What things can we say are needed and essential if this future economy is going to have the attributes we want it to have? Not a full blueprint for the reasons Noam gives and one more. One, we don’t know enough to do a blueprint. We’re going to learn all sorts of new things as time passes. You can’t blueprint them in advance. That’s a point that Noam makes when he makes this argument.

But there’s another reason, I think that I feel, which is not our place. It’s not our place to tell future citizens the details of how they’re going to function. The only thing that is our place to do is to try to hand them a world in which they can function the way they want to, in which they can manage their own lives, in which they do have equity, in which they do have solidarity, and so on. So the scaffold is those components of a new society which are essential and without which you’re not going to have that.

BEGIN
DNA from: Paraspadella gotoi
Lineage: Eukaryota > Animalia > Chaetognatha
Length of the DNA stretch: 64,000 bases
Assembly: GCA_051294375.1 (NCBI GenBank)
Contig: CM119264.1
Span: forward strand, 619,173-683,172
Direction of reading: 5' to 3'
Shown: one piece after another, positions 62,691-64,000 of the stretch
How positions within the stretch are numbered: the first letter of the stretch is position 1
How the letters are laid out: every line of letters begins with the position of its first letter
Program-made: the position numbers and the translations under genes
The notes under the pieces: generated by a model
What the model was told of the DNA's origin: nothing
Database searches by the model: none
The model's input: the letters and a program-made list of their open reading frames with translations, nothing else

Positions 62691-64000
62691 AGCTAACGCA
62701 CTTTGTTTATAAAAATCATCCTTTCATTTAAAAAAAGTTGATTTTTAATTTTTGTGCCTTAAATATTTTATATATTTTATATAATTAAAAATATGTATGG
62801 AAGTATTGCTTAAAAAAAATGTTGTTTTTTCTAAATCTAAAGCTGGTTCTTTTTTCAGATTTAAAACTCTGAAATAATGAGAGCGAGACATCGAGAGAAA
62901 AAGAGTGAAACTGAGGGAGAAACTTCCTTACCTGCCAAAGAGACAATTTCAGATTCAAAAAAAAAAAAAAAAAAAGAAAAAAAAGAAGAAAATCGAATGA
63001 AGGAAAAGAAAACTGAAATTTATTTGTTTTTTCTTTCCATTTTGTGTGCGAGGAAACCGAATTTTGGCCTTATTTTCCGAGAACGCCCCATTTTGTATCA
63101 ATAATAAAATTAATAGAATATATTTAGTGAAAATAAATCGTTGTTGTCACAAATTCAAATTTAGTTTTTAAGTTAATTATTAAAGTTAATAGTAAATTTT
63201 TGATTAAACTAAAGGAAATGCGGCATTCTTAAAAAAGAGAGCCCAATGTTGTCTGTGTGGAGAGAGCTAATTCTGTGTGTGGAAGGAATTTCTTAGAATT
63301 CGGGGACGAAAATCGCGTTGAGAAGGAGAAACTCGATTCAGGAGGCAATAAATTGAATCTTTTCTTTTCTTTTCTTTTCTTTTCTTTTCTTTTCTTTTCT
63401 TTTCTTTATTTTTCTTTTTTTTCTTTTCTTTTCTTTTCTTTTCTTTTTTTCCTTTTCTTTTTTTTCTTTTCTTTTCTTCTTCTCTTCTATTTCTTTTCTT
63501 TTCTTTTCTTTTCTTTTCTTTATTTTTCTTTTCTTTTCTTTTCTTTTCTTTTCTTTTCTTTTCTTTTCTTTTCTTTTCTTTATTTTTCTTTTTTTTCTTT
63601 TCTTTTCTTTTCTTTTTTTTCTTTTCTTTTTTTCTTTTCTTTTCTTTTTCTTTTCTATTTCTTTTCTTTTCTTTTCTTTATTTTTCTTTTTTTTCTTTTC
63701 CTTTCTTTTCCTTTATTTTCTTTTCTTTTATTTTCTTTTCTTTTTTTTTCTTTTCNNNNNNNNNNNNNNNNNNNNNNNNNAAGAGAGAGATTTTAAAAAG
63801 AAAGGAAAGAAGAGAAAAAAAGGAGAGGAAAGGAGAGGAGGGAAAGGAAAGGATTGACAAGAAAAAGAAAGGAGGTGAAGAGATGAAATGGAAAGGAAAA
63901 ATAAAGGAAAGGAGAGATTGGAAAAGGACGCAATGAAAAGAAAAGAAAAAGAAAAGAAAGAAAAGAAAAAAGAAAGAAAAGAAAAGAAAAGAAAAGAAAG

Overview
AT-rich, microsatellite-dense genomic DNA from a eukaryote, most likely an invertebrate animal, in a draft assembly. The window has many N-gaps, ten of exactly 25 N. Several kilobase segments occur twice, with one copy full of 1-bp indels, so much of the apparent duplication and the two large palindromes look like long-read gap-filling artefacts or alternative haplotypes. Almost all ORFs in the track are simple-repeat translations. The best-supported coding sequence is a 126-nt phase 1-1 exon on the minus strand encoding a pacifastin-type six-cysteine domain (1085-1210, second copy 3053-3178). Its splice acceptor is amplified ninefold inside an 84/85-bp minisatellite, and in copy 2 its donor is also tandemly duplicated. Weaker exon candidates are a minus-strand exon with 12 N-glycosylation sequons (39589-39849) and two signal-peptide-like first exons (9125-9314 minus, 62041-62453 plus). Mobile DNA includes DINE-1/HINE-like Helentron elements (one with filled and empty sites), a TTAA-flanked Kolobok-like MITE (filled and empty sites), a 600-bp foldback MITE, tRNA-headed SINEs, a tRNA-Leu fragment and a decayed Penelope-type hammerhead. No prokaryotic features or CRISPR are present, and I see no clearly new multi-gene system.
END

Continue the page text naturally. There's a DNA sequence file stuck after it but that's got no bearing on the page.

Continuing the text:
The most obvious one is the one that has been pronounced or argued for forever, for a long time, which is that you can’t have private ownership of the means of production. You can’t have capitalists. You can’t have 1% who own everything and who therefore administer everything and determine the outcomes for everything. In place of that, participatory economics says, let’s have a Commons of productive assets.

It really sets aside ownership completely. It’s not capitalists who own it. It’s not anybody who owns it. It’s this Commons of productive assets. The question then becomes, well, how do you get to use it? How does a workplace get to use the resources and the tools and so on? The idea is productive Commons.

Paul Jay

So what you’re about to describe, the scaffolding, is a building that’s going to get erected after there’s been a transition, we don’t know for how long, from existing capitalism to essentially the abolition of private ownership to ownership by the Commons. So there’s quite a transition that’s going to have to take place, but that’s not what the book is about. The book is about what this might look like once you have had this transition. Am I right in that?

Michael Albert